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The problem for Australia is that its foreign policy is guided by its military and intelligence agencies, which, in turn, have close links with their counterparts in Washington. Any deviation from the accepted line puts that alliance at risk.

The Australian federal government has been reluctant to give its support for the Belt and Road Initiative, primarily on the grounds that it is not in the national interest. Yet the northern city of Darwin and the state of Victoria have signed up, and so did more than 60 countries, including New Zealand.

Canberra would rather cling to an outdated security alliance with the United States than take part in an ambitious initiative that could deliver huge economic benefits to millions and enhance ties with Australia"s largest trading partner-China.

The ban on Chinese technology giants Huawei Technologies and ZTE Corp taking part in Australia"s rollout of a fifth-generation, or 5G, cellular communications network, due to "security concerns", is another case in point.

The Australian move follows those of the US and several other close allies in locking Huawei and ZTE out of the 5G race, a race in which the US dictates all the rules.

Huawei is probably the world leader in 5G technology, and the irony here is that the US offers no competitive alternative to fill the gap. Europe"s Nokia and Ericsson are both struggling to catch up with Huawei, while South Korea"s Samsung is investing heavily in the technology but is still way behind China.

Another example of Canberra"s fractured foreign policy is the blocking of Hong Kong-based Cheung Kong Infrastructure"s A$13 billion ($9.3 billion) takeover of Australia"s largest gas network operator APA Group, on the grounds that it was "not in the national interest". What makes this move even more contradictory is that CKI owns some of the biggest energy companies in Australia.

Throughout 2018, there were other cases in which Canberra parroted the Washington line against China-involving accusations of technology and intellectual property theft, cyberattacks and unfair trade practices.

Canberra, however, cannot have it both ways. The rhetoric that emanated from the Australian capital last year did little to enhance it as a "true friend" of China. Rather, it highlighted the need for Australia to develop a foreign policy that is relevant to the 21st century and not one that grew from the ashes of World War II and evolved during the Cold War with the former Soviet Union.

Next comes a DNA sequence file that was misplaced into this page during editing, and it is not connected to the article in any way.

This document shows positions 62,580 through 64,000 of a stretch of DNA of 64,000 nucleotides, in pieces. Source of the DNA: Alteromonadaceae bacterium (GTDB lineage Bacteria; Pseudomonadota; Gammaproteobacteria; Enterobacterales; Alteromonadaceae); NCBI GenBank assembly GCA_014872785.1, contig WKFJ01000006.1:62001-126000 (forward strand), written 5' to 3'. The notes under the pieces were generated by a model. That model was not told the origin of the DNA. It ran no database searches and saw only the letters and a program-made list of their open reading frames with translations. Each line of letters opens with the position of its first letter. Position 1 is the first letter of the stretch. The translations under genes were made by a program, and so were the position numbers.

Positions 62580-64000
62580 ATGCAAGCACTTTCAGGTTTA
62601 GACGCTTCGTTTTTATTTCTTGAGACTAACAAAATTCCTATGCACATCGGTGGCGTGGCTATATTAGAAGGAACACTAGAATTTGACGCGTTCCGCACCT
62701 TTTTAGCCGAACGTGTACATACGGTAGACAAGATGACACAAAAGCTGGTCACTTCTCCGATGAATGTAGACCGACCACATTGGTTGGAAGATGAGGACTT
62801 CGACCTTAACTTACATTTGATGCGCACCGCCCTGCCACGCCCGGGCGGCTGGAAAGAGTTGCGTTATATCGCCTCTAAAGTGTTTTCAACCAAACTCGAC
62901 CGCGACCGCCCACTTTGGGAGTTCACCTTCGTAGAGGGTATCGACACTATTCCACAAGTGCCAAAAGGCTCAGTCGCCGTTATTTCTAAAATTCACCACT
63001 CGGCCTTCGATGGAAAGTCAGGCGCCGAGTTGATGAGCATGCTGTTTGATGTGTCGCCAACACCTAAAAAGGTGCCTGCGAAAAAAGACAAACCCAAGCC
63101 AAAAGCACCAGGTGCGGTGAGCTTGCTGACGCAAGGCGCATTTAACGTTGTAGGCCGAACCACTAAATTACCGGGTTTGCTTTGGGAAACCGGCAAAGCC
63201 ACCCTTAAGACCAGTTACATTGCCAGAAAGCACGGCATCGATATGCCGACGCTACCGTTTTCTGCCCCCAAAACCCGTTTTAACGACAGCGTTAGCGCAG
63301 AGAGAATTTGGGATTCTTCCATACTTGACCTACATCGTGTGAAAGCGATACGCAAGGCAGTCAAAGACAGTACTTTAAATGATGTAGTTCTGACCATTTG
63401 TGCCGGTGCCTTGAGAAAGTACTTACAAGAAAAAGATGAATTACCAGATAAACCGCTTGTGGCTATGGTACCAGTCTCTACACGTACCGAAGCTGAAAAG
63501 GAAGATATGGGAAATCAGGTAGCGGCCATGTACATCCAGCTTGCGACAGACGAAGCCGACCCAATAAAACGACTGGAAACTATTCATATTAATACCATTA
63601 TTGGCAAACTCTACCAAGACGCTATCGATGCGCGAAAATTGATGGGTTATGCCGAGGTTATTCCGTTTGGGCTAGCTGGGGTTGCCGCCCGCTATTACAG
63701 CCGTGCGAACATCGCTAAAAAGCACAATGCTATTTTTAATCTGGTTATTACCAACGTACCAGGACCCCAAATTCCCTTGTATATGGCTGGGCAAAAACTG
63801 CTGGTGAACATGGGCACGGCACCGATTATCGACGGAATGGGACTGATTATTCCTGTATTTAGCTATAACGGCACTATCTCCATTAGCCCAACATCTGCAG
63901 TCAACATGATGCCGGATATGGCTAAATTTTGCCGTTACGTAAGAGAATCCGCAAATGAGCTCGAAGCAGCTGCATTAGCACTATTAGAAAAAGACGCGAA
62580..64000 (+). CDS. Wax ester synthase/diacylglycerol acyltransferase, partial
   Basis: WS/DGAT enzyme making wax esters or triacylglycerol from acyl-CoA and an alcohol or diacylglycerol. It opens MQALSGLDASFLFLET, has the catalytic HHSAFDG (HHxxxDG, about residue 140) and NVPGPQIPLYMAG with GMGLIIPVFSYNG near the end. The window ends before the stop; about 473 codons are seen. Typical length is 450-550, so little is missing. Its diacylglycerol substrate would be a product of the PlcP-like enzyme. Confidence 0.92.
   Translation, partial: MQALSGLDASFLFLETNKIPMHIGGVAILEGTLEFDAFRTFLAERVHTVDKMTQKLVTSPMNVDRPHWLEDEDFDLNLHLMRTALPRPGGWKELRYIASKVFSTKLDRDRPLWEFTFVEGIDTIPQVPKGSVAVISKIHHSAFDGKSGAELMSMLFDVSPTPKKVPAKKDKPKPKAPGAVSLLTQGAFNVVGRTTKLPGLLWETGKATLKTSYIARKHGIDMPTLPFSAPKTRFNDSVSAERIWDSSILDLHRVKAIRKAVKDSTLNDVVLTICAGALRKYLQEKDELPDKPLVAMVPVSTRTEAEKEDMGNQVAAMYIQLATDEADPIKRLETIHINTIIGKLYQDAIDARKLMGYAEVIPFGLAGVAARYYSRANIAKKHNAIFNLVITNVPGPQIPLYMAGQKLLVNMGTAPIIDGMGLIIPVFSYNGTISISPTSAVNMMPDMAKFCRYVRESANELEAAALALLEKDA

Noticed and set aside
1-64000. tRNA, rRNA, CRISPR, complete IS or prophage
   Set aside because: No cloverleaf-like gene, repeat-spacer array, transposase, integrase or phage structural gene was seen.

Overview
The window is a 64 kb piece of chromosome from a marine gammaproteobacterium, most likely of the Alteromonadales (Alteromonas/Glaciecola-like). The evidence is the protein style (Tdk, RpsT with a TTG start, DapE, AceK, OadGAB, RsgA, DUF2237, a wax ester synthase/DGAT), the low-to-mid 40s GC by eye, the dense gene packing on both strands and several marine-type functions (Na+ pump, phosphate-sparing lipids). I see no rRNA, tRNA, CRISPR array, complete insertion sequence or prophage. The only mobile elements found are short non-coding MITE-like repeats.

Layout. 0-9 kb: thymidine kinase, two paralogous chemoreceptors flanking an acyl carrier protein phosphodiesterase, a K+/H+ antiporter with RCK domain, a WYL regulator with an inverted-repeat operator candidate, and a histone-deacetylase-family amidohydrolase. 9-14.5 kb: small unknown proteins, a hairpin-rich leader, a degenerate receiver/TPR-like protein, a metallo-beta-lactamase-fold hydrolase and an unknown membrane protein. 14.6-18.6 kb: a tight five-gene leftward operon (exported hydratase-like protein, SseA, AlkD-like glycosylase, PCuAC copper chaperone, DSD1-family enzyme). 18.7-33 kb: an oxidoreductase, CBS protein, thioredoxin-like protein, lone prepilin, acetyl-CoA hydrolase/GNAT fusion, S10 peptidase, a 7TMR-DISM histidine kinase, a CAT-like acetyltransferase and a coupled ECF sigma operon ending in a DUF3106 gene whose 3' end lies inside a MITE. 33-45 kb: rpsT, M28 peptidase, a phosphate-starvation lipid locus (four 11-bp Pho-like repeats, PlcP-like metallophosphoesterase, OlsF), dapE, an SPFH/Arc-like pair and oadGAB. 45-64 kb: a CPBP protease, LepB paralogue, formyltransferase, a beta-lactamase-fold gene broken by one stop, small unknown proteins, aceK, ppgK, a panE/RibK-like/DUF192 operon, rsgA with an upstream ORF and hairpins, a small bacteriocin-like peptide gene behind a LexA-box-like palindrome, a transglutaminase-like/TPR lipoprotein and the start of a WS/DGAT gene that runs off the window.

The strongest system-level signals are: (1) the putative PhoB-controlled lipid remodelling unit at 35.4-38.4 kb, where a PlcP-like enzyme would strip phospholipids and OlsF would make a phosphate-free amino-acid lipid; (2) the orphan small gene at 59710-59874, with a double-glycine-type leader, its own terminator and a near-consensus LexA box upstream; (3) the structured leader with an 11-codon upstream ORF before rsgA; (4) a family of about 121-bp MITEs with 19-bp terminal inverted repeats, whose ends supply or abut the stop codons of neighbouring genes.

Unlike the old Soviet Union, China is a global economic power and the largest contributor to global growth, and it accounts for about one-third of global output.

China has also accepted globalization and free trade and is a major player within the World Trade Organization.

In addition, China is emerging as a firm proponent of a global rules-based order that allows countries to prosper and engage with other countries on equal terms.

But links such as Canberra"s with Washington have caused problems in the region.

A good example of this was in 1987, when New Zealand"s then Labour government turned policy into law with the New Zealand Nuclear Free Zone, Disarmament, and Arms Control Act 1987. The result: New Zealand was effectively frozen out of the Australia, New Zealand and United States Security Treaty, or ANZUS Treaty, by the US.

In an interview last year, New Zealand"s former foreign minister Sir Donald McKinnon said what seemed like a good idea at the time was a disaster for New Zealand and it took years to repair the damage to the country"s ties with the US.

The problem for Australia is that it appears reluctant to draw from its Asian neighbors, such as Singapore, on how to work with China while at the same time retaining its security ties with the US.

Despite its Anglo-Saxon roots, Australia is fast becoming an Asiacentric, multicultural nation.

With a population of just 25 million people, Australia is home to more than 1.2 million people of Chinese ancestry. Of these, 41 percent were born in China. Over the past 20 years, the number of Chinese-born residents has overtaken the number of those born in other countries such as Italy, Vietnam and Greece.

The country"s foreign policy does not reflect that change. Former prime minister Paul Keating believes Australia is failing to grasp "the new power realities in the Asia-Pacific".

He said in an interview in 2017 that the Australia-US relationship has been "suborned" by a ceding of foreign policy to the US.

Despite what the current government says and does, businesses and universities continue to forge closer links with China.

Perhaps the politicians should take note of what is going on in the academic and private sectors, rather than being led by an outdated alliance.

The author is a China Daily correspondent based in Sydney.

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